loading page

Time-domain signal averaging to improve microparticles detection and enumeration accuracy in a microfluidic impedance cytometer
  • Brandon Ashley,
  • Umer Hassan
Brandon Ashley
Rutgers The State University of New Jersey
Author Profile
Umer Hassan
Rutgers The State University of New Jersey
Author Profile

Abstract

Microfluidic impedance cytometry is a powerful system to measure micro and nano-sized particles and is routinely used in point-of-care settings disease diagnostics and other biomedical applications. However, small objects near a sensor’s detection limit are plagued with relatively significant background noise and are difficult to identify for every case. While many data processing techniques can be utilized to reduce noise and improve signal quality, frequently they are still inadequate to push sensor detection limits. Here, we report the first demonstration of a novel signal averaging algorithm effective in noise reduction of microfluidic impedance cytometry data, improving enumeration accuracy and reducing detection limits. Our device uses a 22 μm tall microchannel and gold coplanar microelectrodes that generates an electric field, recording bipolar pulses from polystyrene microparticles flowing through the channel. In addition to outlining a modified moving signal averaging technique theoretically and with a model dataset, we also performed a compendium of characterization experiments including variations in flow rate, input voltage, and particle size. Multi-variate metrics from each experiment are compared including signal amplitude, pulse width, background noise, and signal-to-noise ratio (SNR). Incorporating our technique resulted in improved SNR and counting accuracy across all experiments conducted, and the limit of detection improved from 5 μm to 1 μm particles without modifying microchannel dimensions. Succeeding this, we envision implementing our modified moving average technique to develop next generation microfluidic impedance cytometry devices with an expanded dynamic range and improved enumeration accuracy. This can be exceedingly useful for many biomedical applications, such as infectious disease diagnostics where devices may enumerate larger-scale immune cells alongside sub-micron bacterium in the same sample.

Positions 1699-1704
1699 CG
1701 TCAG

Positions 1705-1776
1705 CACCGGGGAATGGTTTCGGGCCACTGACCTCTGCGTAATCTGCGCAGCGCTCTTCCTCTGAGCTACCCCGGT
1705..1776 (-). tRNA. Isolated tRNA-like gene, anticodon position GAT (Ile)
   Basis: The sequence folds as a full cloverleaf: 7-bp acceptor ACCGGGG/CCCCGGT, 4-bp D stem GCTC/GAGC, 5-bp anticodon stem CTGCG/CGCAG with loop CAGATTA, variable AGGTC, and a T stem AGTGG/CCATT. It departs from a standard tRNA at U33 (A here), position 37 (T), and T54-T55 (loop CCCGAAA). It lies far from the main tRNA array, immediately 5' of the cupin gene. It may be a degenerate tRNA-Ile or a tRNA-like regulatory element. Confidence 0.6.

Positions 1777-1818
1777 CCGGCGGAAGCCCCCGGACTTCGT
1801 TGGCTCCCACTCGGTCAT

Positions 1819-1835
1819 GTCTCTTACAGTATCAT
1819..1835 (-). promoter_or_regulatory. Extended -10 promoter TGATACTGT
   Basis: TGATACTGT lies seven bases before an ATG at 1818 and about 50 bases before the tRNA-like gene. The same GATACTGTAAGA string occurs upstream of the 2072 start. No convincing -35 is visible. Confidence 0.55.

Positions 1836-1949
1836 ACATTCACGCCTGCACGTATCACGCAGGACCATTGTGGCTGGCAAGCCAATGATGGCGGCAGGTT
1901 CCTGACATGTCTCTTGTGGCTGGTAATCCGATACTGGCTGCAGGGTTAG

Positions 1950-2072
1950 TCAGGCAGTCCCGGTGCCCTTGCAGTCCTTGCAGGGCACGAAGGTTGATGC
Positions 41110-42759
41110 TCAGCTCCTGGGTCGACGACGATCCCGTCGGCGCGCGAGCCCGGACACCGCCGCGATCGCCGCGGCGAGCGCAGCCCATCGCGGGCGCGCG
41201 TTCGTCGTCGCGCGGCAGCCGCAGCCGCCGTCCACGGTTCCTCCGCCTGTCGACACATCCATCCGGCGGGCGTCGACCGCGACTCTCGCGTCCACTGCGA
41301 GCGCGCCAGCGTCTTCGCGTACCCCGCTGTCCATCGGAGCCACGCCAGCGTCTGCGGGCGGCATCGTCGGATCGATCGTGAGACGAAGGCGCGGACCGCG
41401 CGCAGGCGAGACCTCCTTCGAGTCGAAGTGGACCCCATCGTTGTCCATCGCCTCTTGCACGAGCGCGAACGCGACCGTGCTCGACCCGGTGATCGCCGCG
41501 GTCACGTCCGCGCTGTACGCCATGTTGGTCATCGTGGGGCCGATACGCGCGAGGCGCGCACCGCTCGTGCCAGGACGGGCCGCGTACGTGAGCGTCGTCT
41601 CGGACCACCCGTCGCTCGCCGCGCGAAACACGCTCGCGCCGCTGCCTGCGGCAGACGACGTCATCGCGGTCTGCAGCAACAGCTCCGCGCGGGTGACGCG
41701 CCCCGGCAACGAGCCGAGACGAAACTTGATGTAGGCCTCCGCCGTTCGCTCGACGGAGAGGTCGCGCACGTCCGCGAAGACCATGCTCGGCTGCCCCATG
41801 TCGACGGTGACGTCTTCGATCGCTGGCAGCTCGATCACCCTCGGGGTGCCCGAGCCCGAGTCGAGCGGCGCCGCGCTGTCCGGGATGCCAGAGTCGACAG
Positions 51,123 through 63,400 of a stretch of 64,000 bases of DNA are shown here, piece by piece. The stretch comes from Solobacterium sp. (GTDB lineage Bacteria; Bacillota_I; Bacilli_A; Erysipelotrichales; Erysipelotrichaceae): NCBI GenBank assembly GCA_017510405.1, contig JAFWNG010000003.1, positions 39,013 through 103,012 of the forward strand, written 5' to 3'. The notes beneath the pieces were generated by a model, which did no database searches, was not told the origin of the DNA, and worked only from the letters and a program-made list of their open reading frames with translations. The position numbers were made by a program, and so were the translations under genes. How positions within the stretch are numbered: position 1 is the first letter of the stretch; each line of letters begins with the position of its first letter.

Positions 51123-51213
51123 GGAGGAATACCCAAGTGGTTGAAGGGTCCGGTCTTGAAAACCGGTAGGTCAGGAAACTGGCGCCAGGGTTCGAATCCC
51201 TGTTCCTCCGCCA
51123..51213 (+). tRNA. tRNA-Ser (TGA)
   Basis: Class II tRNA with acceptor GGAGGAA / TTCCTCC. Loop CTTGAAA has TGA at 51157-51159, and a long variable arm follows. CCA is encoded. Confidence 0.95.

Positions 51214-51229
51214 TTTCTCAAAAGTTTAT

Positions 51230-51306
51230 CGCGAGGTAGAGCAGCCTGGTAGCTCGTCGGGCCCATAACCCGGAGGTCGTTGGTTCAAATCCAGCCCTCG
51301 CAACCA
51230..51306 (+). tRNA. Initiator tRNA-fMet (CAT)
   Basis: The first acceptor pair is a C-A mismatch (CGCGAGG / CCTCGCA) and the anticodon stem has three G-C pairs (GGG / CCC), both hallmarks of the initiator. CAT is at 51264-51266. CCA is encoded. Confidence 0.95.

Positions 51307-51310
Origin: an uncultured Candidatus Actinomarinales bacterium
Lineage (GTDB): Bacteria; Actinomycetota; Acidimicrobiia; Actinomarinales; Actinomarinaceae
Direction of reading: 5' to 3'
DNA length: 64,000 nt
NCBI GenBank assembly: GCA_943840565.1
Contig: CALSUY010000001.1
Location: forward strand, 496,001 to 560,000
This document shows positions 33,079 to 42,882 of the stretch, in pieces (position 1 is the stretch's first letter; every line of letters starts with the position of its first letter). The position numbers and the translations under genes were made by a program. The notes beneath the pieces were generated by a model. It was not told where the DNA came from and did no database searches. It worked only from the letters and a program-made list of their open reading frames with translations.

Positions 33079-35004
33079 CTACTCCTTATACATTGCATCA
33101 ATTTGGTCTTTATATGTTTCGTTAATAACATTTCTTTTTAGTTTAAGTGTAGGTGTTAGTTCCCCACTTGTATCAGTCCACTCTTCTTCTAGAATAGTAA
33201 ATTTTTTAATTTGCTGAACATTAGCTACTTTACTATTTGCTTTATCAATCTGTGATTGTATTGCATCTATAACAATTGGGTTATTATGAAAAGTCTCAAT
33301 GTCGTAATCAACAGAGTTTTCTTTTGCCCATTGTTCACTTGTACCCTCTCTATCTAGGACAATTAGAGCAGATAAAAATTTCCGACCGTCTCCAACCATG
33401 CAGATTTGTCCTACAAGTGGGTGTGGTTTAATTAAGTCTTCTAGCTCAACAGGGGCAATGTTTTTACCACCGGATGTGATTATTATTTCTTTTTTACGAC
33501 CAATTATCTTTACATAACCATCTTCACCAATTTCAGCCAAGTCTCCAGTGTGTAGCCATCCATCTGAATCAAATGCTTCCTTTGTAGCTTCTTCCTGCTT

Peer review status:UNDER REVIEW

01 Jun 2021Submitted to Biotechnology and Bioengineering
02 Jun 2021Assigned to Editor
02 Jun 2021Submission Checks Completed
05 Jun 2021Reviewer(s) Assigned